The tobacco 21 law was passed by the Legislature and signed by Gov. Tim Walz last May, making Minnesota consistent with federal and local tobacco laws.
Last December, the federal government increased the tobacco age limit from 18 to 21. To this effect, Minnesota’s legislators are hoping that implementing the same law statewide should clear up confusion among retailers, said Laura Smith, senior public affairs manager with ClearWay Minnesota, a nonprofit working to reduce tobacco use.
Sen. Carla Nelson, R-Rochester, who has long been advocating for the age limit increase, said that the main goal of the new legislation is to prevent teen vaping and subsequent nicotine addiction. Research has in fact indicated that younger brains are more susceptible to addiction.
Do tobacco age limits work?
Age limits may just push teens to obtain substances illegally, at times from the black market where they are unregulated and possibly unsafe.
Meanwhile experts have different opinions about implementing such tobacco age limits. In line with Sen. Nelson’s argument, discussing such legislations in 2017, Richard J. Thoune, a health officer for the Jackson County Health Department, had argued that since 95% of smokers begin smoking before the age of 21, such age limits make sense as the earlier a person starts to smoke, the harder it is for them to curb the habit.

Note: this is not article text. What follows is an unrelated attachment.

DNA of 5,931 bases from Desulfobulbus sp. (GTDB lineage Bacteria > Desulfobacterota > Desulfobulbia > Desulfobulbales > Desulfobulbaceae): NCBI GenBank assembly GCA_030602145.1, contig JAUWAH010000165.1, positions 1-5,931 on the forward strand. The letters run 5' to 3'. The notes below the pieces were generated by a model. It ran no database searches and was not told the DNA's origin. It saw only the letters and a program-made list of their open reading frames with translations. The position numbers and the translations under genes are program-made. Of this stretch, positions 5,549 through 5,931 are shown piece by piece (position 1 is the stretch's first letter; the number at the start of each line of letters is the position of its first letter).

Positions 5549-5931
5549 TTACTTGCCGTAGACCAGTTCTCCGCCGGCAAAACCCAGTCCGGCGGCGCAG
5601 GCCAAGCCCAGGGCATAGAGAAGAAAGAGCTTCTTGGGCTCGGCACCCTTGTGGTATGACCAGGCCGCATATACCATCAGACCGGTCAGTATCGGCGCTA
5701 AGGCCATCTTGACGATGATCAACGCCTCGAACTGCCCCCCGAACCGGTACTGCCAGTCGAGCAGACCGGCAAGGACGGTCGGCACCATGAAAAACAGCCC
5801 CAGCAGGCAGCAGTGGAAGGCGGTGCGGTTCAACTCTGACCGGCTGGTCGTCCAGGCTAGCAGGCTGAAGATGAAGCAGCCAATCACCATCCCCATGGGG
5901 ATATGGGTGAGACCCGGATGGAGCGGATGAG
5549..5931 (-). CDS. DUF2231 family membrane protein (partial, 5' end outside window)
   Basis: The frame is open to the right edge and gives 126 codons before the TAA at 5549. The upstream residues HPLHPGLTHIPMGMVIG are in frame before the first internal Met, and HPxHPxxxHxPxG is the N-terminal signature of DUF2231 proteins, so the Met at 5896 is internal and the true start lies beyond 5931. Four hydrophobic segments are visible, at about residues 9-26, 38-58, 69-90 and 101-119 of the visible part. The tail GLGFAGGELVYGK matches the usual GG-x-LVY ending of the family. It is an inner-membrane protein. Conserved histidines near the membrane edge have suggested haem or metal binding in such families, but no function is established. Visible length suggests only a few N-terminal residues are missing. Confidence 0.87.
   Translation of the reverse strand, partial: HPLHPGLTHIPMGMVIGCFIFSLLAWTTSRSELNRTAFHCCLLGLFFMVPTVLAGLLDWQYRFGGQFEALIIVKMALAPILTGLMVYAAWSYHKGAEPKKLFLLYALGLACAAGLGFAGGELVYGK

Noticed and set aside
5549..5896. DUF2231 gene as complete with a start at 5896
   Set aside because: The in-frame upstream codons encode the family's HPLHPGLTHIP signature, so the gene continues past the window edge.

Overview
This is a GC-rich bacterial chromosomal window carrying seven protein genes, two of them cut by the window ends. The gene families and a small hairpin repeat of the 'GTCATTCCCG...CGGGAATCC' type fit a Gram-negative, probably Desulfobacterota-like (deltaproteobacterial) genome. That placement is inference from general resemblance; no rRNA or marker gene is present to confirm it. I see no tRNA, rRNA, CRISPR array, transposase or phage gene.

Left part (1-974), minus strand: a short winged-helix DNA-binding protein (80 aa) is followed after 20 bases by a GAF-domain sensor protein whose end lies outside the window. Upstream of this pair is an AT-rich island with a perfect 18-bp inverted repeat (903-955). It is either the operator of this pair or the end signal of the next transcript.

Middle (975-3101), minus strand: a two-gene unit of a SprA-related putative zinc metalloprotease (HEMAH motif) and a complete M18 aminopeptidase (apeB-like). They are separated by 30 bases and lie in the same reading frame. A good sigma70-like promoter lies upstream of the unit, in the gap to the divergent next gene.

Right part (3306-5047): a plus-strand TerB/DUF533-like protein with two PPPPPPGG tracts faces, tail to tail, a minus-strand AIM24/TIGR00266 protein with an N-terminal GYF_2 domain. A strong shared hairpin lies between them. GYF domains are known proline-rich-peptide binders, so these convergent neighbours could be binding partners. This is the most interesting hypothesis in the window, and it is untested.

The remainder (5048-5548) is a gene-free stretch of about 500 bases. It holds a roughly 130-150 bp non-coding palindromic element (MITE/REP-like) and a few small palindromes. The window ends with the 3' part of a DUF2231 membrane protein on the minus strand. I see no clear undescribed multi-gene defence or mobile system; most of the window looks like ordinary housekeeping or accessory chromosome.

On the other end of the stick, State Government Relations Manager from The Heartland Institute Lindsey Stroud, had rightly pointed out that the illegality of other substances does not stop youngsters from consuming them. On the contrary, it just pushes them to obtain these substances illegally, at times from the black market where they are unregulated and possibly unsafe. “The National Institute on Drug Abuse reported in its Monitoring the Future Study: Trends in Prevalence of Various Drugs 58% of 12th graders reported consuming alcohol in 2015.”
11 New EVALI cases
In other news, Minnesota’s state health department has recently sent an alert to health care providers statewide about new suspected EVALI cases. Since EVALI symptoms are similar to those of COVID-19, diagnosing the condition has now become more complex. To this effect, anyone seeking care for symptoms including cough and shortness of breath, are first being tested for the virus.
MDH State Epidemiologist and Medical Director Dr. Ruth Lynfield, said that the cases which involved ages ranging from 14 to 46, all reported a history of vaping, mainly involving THC. She added that as in last year’s cases, she suspects that illicit THC products are playing a main role.